On the Record: The Philosophy of Recording

An Introduction by Martin Newman

Datasets Development Manager, National Monuments Record, English Heritage. Email:


At the Theoretical Archaeology Group (TAG) conference in Durham in December 2009 I organised a session on the philosophy of recording, and the three articles presented here originated in that discussion. The aim of the session was to consider some fundamental questions about the recording that archaeologists undertake but which are often overlooked, and think about these in a theoretical way. These questions included:

The first two of these questions are decisions that archaeologists have been making since the earliest origins of the discipline, often without a passing thought. It is not very often that we pause to analyse them at a theoretical level. As recording has developed we have been very good at categorizing, making inventories and constructing ontologies to describe the past around us, but less good about asking why we do so in the way we do.

The three articles presented here address some of the fundamental questions posed by the original session abstract. Geographically they cover the whole of Great Britain, considering the legacy of paper records in England, scheduling in Wales and the Proceedings of the Society of Antiquaries of Scotland.

My own contribution to the session deals with the nature of information and how this can transcend the medium on which it is represented, and be treated as an item of material culture divorced from its physical carrier. One of the areas of record concerns scheduling, and Oliver Davis looks in more detail at how this is handled in Wales. The emphasis here is on the spatial relationship of the sites and the relationship of the concept to more modern interpretations of landscape. The contribution from Jonathan Bateman and Stuart Jeffrey looks at past editions of the Proceedings of the Society of Antiquaries of Scotland and how metadata on papers can be generated to aid retrieval of information.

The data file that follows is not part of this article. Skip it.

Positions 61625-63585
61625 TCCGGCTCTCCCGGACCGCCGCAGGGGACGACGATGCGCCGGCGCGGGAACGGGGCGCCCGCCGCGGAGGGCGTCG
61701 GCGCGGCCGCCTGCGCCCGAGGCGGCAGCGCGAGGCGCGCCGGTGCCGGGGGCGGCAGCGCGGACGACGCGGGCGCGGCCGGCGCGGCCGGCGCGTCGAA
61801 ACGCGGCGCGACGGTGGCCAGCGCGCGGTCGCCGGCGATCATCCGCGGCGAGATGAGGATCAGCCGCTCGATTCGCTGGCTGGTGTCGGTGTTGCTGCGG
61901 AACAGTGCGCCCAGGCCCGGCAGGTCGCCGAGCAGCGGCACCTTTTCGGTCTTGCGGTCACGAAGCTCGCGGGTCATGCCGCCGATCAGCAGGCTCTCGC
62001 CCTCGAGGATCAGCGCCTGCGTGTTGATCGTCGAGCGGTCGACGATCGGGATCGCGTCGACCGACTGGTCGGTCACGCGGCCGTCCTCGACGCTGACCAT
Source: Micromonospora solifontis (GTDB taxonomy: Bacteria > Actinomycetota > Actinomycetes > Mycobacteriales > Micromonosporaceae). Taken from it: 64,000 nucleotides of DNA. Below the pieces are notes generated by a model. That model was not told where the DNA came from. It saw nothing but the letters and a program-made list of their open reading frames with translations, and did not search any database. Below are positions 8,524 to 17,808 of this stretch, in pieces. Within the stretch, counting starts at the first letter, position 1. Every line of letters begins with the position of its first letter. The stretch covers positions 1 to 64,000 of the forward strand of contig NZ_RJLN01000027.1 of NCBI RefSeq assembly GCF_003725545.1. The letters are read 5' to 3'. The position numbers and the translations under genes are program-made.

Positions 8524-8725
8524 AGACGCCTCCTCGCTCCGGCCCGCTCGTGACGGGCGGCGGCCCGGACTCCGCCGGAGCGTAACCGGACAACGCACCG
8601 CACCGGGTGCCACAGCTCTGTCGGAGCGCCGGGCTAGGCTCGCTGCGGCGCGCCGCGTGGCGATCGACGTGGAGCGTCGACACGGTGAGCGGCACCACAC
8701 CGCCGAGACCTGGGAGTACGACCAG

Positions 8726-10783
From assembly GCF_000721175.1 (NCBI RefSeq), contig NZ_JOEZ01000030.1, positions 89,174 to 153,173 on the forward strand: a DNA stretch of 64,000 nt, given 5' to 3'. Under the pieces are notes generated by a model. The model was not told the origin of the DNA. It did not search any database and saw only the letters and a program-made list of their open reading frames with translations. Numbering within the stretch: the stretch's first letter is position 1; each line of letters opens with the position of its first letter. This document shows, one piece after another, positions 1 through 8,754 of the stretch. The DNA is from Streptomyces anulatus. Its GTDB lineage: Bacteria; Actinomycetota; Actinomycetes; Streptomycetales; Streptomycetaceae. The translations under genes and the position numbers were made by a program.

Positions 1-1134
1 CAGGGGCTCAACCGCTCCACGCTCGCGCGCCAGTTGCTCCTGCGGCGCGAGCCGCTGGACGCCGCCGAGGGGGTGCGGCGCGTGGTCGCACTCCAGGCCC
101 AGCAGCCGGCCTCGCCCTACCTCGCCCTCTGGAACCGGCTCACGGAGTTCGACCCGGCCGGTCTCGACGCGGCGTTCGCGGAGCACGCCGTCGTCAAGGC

There are some interesting links to be seen between these contributions. All three demonstrate the use that can be made of old records of the historic environment and how information technology makes it possible to interrogate and disseminate the data in ways its originators could never have imagined. One aspect of this is how this interrogation enables a reflexive interpretative assessment of the data to be undertaken in order to reveal biases in the sample. This is of more than just academic interest, as it is important when planning future programmes of work. Furthermore, Davis includes a reference to the monumentality of a site which compares with the assessment from the contribution on the materiality of information. Bateman and Jeffrey also refer to the idea that language can be seen as material culture, which itself links to the consideration of the analysis of information by the ADS through natural language processing. The common thread across the articles is how the recording, whether through designation, on paper, digitally or in a journal, influences our perception of a site.

The session was organised in conjunction with the Information Management Special Interest Group of the Institute for Archaeologists (IfA IMSIG). I would like to thank my fellow contributors to this themed section, including Sarah May and Dan Hull who presented at the original TAG session but were unable to contribute here. I would also like to thank Professor Julian Richards who acted as the discussant at TAG and suggested publication in Internet Archaeology. I hope the reader will find this collection of articles interesting and thought-provoking.



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